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To be honest, in my experimentation, I don't think it's the heat that's the main problem or that causes the judder problem. It's the dust. All dry clutches become a little warm and glazed too, but if they are not having to deal with lots of dust (and the Burgman clutch does get very dusty over time), it's not really a problem. The Polini lets the dust out much more easily than the standard type bell. So from what I hear from those that have used them, it is better than the standard bell because the tranny fan can blow the dust away more easily. Make sure to keep the tranny air filter clean so the air gets through at maximum level. The thinner bell dissipates heat away more easily being easier to cool. But I haven't used it myself so I cannot confirm that. I can say that I do not have the judder after running near 10k miles with my standard bell in all sorts of heavy traffic conditions because I use the right move off technique, I don't baby it even in stop start conditions and the clutch is just fine and working like it should. To get this it depends on how you do the maintenance. When I cleaned and deglazed last time I used 80 grit on the pads and made sure I kept the working surfaces of the clutch pads nice and smooth and FLAT in the cross plane using a small sanding block to do the job. Be gentle when you do this. If you use your fingers to hold the sanding paper you will almost certainly introduce uneven sanding patterns to the shoes. The shoes are very soft and sensitive to unevenness that you may not even notice when you do the job. Uneveness traps more dust and eventually causes ridges in the bell. Your judder will return quite quickly if that's the case. Using the sanding block is one of the most important things to do when you carry out clutch maintenance. I've posted about it on here before somewhere with pics and it's a bit more informative. If you go for the Polini, post back with how you get on with it. I've not found it neccasary to go for that nor have any of my customers since I've been getting the clutch shoes nice and flat. It seems to cure the issue along with the right moving off technique.
 

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Hi, Mech -- yes, I'm sanding pads very carefully using block and am not babying the throttle at take-offs. Besides leaving bike on side stand to let the cvt cool and dust sediment the right way. However the bell gets evenly polished just after a couple hundred miles. At the same time shoe pads start glazing also very uniformly along the entire surface. Thinking of loose tolerances now.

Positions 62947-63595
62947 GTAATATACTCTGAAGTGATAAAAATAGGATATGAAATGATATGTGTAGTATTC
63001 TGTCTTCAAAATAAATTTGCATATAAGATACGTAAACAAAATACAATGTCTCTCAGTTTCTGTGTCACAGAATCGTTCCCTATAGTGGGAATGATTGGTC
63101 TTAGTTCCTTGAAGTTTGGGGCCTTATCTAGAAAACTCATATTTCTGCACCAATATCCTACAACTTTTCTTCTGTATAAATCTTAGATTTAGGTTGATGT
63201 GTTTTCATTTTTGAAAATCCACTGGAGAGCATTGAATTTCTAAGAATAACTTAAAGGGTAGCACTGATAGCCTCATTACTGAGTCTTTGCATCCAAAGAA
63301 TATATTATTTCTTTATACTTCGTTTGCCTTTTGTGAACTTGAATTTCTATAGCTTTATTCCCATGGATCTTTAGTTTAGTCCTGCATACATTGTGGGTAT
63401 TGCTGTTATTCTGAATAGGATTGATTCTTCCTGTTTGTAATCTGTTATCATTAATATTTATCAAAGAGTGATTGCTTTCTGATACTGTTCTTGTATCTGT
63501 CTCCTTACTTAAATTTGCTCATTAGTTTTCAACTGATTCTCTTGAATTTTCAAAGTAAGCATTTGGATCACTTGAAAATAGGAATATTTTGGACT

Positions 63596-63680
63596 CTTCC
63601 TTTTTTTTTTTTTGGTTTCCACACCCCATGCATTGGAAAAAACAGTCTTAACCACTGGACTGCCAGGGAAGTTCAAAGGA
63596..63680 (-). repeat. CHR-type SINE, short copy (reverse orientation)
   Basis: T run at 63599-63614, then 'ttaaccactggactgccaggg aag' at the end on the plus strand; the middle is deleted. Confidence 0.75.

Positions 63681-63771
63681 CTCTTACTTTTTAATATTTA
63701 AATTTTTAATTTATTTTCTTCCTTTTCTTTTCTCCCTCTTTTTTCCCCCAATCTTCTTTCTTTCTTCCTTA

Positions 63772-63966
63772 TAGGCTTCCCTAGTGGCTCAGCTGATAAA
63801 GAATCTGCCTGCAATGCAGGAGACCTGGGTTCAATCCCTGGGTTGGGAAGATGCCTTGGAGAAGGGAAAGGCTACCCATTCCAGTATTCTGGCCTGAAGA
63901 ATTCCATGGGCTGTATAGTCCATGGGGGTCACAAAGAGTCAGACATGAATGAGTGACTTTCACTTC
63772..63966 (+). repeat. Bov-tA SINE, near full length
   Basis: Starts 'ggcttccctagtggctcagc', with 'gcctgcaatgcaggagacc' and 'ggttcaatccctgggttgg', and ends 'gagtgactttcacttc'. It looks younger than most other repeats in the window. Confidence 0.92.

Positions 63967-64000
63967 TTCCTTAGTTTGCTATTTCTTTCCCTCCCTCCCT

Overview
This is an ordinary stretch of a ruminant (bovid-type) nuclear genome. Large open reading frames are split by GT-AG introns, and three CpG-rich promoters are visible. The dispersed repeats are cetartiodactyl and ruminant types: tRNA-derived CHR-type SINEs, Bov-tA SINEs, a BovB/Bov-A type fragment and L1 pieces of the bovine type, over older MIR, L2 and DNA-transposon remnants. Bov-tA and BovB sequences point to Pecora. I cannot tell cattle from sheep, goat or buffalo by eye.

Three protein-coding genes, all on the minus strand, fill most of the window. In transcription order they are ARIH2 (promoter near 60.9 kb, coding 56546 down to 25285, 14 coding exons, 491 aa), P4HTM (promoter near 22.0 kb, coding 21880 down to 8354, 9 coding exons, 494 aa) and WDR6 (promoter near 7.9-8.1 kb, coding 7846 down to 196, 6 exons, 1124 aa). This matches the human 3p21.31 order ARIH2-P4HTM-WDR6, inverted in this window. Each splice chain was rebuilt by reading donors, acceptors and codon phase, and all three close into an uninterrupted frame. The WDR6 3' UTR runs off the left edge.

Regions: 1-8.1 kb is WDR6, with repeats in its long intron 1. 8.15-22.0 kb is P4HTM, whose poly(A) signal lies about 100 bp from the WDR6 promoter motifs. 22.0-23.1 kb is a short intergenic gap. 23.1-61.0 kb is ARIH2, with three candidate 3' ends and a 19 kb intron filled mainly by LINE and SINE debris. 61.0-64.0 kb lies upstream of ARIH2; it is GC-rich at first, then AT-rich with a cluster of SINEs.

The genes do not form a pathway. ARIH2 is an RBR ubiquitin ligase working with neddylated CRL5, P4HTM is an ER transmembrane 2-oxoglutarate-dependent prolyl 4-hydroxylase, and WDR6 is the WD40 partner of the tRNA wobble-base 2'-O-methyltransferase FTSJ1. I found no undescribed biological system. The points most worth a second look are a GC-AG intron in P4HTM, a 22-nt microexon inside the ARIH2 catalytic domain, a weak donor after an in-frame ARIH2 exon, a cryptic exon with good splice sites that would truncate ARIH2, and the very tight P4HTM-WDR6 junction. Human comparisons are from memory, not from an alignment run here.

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I read about the sanding block too late, I used my fingers, so in a way, I'm happy, that gives me hope that when I do it next, here in the near future, it'll last more then 500 miles.
Thank you much Quantum mech, I really do appreciate and trust your input!
Mike.
 

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So change the bell i did. To Polini Evolution. the cover bearing wouldn't slide on easily, so i guess next time i remove the cover it will stay on the shaft. Initial test not quite what was expected. After the OEM the start off rpm climbed very high -- up to 5.500, but what's weird, the initial torque is lost. Bike is unwilling to pick speed from 0 up. Just revving engine with no clutch grab. Once underway, it holds speed fine.

The difference in bell weights is more than 600 g. The aftermarket clutch i'm using has two sets of springs. I guess everyone knows the brand. However it would be strange if spring weights made that difference. According to manufacturer the initial clutch engagement should have changed from 1220 rpm for the 12.5 kg blue springs to 1350 for the 16.5 kg yellow that are currently installed. The second set of pillow springs was changed from 10 kg red to 12.5 blue which worked just fine with the OEM bell. So where does the slip come from, maybe it's the belt? But i doubt it.
 

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Updates. After 60 km revised the clutch again. Surely enough, new Polini bell proved too tight for the bearing so the latter stayed on the shaft for the first time, despite abundance of grease. Seems with this manufacturer tolerance is a bit on the bigger side.

The contact surface got spotted which likely indicates higher temperature due to excessive slippage (earlier post).



However the OEM bell worked perfectly with the same clutch spring combination, although got mirror polished just after a couple of miles:


So possibly dimming the bell is not worth it, since it lasts not too long.

Next comes the Malossi bell. The picture posted earlier does not correspond to apparently a new design, but i left it for comparison anyways. Actually a new one looks not that plain dull:



Now some weights. The lightest one as was expected from the pictures proved to be Polini:



The heaviest one is certainly the original bell, think it can easily be used in a truck or military industry. Literally a bulletproof product (unfortunately my little scale didn't take it, but it's not much over 2000 g -- that's for sure :)):



Approximately with same difference between the two, in the middle is the Malossi bell:



All three manufacturers use different alloys for their product too.
So with new softer springs in the clutch, the new Malossi bell is installed. Fit was better. 40 km in city traffic -- so far so good.